The bag lies in a box with other relics of our past together: a silver heart brooch, another carved of wood with wings attached and, strangely enough, a miniature computerized hand piano. Years after his death, it struck a chord on its own, just lying on the shelf beside my favorite picture of him. One last dying gasp from the tiny gadget I’d put in his Christmas stocking but then grown tired of hearing him play and so had hidden away, only to enter our bedroom one night to find him playing it under the covers like a guilty pleasure hidden from the adults, although he was already in his sixties.

For our first Christmas, he gave me a large sculpture that was also a musical instrument—three hand-raised copper gongs in the shape of breasts suspended over a wooden keyboard played by rawhide mallets, (ironically, they are not shown in this photo)  the gongs suspended from the long horizontal neck of a copper wind instrument with two necks and two mouthpieces, so two notes could be blown at once. When he died, it was the sculpture chosen by his youngest daughter, and I let her take it. Now, the remnants I have of him are only the leftovers that remained after eight children had chosen. I was moving to another country and could not hold onto everything he’d given.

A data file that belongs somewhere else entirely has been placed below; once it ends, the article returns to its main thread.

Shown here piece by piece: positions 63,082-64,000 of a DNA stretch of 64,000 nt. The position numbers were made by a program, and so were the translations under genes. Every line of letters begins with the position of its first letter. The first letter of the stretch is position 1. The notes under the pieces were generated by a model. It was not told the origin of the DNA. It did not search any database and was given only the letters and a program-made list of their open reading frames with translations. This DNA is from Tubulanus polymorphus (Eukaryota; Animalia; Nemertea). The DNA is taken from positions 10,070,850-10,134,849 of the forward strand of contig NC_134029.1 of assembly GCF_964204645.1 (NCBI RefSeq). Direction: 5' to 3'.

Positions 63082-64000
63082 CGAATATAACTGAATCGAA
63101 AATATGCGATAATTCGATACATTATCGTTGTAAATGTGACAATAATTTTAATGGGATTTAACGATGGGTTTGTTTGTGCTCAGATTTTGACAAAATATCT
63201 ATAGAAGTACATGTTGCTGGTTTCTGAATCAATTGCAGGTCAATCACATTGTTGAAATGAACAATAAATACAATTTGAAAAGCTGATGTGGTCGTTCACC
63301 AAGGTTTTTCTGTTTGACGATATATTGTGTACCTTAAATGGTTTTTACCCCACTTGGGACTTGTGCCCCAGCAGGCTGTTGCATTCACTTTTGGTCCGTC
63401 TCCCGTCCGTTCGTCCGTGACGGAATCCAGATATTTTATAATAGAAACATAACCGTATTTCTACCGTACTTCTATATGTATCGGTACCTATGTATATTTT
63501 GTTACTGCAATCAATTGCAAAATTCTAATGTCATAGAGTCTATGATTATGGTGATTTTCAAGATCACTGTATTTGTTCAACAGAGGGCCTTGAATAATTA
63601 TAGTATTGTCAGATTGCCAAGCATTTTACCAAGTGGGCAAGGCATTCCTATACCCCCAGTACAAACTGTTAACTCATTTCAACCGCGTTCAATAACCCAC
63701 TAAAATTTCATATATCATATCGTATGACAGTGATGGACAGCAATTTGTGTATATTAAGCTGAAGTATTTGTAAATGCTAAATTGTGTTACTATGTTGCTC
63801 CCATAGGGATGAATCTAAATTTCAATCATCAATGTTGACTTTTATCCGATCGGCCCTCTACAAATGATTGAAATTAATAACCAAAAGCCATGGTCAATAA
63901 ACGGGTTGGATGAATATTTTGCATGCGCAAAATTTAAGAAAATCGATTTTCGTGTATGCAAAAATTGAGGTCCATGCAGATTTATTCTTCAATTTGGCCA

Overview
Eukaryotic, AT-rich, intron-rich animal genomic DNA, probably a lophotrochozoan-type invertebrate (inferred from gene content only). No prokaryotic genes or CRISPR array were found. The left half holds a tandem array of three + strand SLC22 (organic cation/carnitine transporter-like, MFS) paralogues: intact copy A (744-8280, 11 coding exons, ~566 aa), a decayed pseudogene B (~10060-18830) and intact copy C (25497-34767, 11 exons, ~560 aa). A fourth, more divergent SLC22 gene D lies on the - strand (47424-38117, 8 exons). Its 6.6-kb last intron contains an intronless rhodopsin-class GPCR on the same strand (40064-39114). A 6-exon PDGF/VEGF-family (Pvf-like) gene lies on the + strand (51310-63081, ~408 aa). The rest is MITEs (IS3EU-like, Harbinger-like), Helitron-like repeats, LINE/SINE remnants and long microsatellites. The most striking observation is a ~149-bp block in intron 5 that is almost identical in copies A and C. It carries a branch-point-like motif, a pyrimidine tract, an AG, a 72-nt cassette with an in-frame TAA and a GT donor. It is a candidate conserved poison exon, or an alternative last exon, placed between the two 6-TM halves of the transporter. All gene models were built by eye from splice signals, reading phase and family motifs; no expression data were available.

daily life color023

Sculpture by Bob Brown,1986.  4′ X 5.5′, wood, hand forged copper, marble and hemp.

                            daily life color024

                                 Miniature hand piano, 4″ X 2″